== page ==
Major League Gaming, DreamHack, and the Electronic Sports League have announced a partnership for next year that “aims to unify and align DreamHack, ESL and MLG’s eSports activity on a global basis to further competitive activity, benefit players and spectators, alleviate the taxing event schedule, eliminate confusion about global standings and help nurture the development of North American and European players,” according a joint press release.
The immediate benefits are substantial. In addition to creating a “master tournament calendar” so that MLG, DreamHack, and the ESL can eliminate conflicts (a major issue in the eSports world, and especially for StarCraft), the partnership should standardize practices across the leagues.
The press release promises a universal ranking system for seeding and qualification, and a unified competition structure for the major tournaments across all three tournament organizers. It also points out that the three leagues will be able to cross-promote and utilize “a shared roster of commentators and broadcast talent.”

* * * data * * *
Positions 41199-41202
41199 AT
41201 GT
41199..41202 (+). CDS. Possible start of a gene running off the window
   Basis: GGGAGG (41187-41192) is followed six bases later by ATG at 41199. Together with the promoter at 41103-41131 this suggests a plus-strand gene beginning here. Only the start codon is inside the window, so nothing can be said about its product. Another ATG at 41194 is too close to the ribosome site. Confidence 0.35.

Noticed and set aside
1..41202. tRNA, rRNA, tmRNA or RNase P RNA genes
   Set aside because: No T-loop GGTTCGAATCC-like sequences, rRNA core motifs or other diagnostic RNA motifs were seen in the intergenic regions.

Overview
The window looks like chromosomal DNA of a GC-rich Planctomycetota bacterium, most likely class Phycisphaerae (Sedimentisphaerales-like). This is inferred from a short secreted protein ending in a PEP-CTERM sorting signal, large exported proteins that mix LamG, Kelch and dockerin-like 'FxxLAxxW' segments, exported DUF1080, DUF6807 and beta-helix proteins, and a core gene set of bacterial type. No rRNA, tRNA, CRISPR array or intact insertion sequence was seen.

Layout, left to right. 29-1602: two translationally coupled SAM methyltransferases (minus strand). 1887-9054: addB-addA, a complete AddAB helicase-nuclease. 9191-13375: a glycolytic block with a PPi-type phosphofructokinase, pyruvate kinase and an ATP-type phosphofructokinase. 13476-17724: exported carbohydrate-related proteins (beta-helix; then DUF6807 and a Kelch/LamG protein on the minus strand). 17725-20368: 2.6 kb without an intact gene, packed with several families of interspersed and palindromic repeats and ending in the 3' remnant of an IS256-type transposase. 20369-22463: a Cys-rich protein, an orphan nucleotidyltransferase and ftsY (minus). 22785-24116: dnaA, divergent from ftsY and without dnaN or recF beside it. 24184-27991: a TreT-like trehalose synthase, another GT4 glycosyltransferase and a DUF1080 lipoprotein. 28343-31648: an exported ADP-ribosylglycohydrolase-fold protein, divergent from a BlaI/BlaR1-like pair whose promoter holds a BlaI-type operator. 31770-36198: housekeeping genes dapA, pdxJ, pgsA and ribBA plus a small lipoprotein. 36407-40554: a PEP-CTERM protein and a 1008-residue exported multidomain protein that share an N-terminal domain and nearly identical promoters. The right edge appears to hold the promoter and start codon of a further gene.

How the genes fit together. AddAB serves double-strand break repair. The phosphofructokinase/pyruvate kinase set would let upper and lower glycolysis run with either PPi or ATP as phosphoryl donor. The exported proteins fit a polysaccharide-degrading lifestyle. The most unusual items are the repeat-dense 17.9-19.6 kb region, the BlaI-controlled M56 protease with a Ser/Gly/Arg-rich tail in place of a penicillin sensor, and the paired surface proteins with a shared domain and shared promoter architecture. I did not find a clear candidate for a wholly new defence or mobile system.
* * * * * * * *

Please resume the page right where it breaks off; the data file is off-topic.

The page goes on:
“The groups hope that the partnership will be the foundation for global cooperation between all eSports organizations,” their statement said.
Should cooperation become truly global, we will likely see higher-quality competition across all events as players and teams are able to compete around the world without causing massive conflicts. Whether Asian eSports organizations ultimately sign onto this remains to be seen, but just having North American and predominantly European leagues like these three working together should solve a number of conflicts.
The announcement comes on the heels of MLG’s announcement of 334% viewership growth in 2012, going from 3.5 million unique viewers in 2011 to 11.7 million in 2012. With eSports having so much momentum right now, it’s wise of the major stakeholders to begin moving out of one another’s way so that the product does not become diluted through overextension (which has been a fear at times this year).